By: Mark Kurlansky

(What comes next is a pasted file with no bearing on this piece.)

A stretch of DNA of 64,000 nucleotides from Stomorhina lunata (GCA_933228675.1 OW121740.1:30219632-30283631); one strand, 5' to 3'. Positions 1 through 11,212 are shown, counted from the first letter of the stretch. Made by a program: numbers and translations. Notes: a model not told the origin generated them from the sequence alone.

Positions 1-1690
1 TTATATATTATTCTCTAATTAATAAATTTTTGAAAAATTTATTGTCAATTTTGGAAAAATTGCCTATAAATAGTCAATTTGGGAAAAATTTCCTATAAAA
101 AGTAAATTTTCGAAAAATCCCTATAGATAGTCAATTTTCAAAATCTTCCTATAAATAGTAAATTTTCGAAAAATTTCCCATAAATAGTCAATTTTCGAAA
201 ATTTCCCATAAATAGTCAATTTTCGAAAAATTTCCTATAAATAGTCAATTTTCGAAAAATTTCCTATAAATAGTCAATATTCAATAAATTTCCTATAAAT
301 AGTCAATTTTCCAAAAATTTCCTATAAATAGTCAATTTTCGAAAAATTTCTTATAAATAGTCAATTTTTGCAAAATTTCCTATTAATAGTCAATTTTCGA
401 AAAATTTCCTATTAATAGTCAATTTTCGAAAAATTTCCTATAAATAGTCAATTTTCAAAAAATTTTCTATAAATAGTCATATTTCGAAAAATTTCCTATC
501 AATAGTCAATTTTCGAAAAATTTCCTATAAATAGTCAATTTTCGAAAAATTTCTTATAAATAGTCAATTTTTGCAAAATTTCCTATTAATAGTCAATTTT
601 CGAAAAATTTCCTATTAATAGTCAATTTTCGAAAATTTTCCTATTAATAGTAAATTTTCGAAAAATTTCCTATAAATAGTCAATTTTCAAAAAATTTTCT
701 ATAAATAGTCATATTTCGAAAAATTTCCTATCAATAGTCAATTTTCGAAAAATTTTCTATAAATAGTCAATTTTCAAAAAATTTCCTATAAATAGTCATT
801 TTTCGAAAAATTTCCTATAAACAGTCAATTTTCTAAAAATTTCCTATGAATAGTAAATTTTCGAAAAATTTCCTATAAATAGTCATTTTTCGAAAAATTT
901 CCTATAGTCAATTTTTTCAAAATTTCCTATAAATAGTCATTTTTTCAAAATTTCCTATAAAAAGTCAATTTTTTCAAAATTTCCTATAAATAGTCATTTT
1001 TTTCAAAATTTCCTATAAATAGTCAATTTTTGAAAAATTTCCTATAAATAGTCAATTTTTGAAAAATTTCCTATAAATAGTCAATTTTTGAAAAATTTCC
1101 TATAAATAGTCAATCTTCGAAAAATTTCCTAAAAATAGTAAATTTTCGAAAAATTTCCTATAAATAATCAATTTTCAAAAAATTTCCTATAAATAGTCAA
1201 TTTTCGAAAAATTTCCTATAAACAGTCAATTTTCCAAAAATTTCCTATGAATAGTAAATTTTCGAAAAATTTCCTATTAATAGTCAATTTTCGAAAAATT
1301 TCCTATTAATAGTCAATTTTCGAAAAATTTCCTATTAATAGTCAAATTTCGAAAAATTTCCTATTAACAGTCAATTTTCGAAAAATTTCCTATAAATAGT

When Peter Minuit bought Manhattan for $24 in 1626, he showed his shrewdness by also buying the oyster beds off tiny, nearby Oyster Island, renamed Ellis Island in 1770. From the Minuit purchase until pollution finally destroyed the beds in the 1920s, New York was a city known for its oysters, especially in the late 1800s, when Europe and America enjoyed a decades-long oyster craze. In a dubious endorsement, William Makepeace Thackeray said that eating a New York oyster was like eating a baby. Travellers to New York were also keen to experience the famous New York oyster houses. While some were known for their elegance, due to a longstanding belief in the aphrodisiac quality of oysters, they were often associated with prostitution. In 1842, when the novelist Charles Dickens arrived in New York, he could not conceal his eagerness to find and experience the fabled oyster cellars of New York City's slums. "The Big Oyster" is the story of a city and of an international trade. Filled with cultural, social and culinary insight - as well as recipes, maps, drawings and photographs - this is history at its most engrossing, entertaining and delicious.